Technical Analysis

Why stocks are at record highs – Can the good times last?

Thu 06 Jun 24, 3:49pm (AEST)
party time
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Key Points

  • Several global stock indices, lead by the USA’s NASDAQ Composite Index are at or very close to record highs
  • The interest rate outlook has improved markedly over the last few days after a benign inflation print in the USA
  • The technicals suggest strong demand and limited supply for US stocks is only partially being reflected in the Australian stock market, but this might change if a certain technical signal occurs

If you feel like the last few weeks in markets have been a little schizophrenic, I feel your pain. Fortunately, after a choppy May for most major stock indices, global equities appear to be on the rise again.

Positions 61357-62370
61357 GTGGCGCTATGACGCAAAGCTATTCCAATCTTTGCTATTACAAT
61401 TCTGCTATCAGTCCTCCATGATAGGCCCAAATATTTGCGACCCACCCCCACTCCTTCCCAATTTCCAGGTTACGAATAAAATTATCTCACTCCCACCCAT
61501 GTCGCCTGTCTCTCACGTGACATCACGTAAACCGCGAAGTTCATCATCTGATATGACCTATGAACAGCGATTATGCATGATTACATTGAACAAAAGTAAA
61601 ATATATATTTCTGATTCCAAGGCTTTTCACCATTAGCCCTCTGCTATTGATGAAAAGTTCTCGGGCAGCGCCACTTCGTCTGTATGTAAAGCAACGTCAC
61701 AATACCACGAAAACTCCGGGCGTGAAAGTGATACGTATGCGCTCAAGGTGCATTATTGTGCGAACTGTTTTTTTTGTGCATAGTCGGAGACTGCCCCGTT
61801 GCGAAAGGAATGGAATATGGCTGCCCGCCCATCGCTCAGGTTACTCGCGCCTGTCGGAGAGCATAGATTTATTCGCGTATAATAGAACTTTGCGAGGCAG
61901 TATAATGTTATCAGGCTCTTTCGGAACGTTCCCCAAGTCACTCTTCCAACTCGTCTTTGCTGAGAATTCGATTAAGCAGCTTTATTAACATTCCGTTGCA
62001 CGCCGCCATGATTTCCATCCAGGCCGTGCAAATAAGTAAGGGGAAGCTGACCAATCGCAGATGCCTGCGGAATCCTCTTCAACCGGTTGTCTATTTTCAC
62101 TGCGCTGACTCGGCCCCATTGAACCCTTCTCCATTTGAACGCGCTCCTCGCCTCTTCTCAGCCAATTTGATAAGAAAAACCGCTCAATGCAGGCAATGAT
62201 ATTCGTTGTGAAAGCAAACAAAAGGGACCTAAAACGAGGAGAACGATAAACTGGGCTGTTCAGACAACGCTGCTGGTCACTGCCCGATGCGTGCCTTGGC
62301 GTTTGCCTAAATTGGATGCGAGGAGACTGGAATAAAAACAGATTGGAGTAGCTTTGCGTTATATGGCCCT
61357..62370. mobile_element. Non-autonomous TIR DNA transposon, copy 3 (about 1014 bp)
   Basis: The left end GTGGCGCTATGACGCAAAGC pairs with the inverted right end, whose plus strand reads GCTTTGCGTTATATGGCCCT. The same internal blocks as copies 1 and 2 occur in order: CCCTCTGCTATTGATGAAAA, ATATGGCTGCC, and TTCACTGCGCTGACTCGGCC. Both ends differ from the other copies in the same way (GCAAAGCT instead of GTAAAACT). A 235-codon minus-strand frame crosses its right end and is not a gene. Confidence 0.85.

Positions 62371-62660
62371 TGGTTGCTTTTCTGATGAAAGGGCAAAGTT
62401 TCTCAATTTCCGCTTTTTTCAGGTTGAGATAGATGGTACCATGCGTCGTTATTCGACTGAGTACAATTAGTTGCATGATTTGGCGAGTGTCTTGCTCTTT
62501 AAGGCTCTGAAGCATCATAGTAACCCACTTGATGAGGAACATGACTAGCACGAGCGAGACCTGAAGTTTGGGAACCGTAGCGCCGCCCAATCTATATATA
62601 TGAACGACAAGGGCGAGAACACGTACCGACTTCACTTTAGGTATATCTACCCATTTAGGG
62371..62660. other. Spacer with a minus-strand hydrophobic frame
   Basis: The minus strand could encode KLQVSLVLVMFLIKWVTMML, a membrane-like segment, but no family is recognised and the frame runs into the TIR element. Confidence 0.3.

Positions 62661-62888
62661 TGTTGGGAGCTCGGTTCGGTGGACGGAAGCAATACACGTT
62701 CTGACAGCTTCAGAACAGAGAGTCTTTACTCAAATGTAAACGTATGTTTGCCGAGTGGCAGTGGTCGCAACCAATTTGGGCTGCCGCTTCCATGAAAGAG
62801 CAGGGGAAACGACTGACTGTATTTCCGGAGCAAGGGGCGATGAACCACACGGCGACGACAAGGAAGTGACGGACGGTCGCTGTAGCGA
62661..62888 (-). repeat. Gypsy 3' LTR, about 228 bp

Why the sudden burst of exuberance in global equities? The answer to this question is nearly always: It’s all about interest rates.

Interest rates represent the price of money. The price of money influences the prices of all other assets. Generally, if money gets cheaper, it’s easier for investors to use it to buy assets, like stocks.

Put simply: Stocks love lower interest rates. It’s good for company profits (higher consumption by us and lower funding costs), and lower rates reduces the discounting applied to future profits in the valuation equation. Lower rates support higher stock valuations.

US 10-year T-Note yield 5 June 2024
US 10-year T-Note yield

Thursday marked the fifth straight decline in the key global interest rate benchmark – the yield of the US 10-year T-Note. It dipped from 4.64% to 4.28%, a decline of 0.36% or 36 basis points (bp). Bond prices move inversely to yields.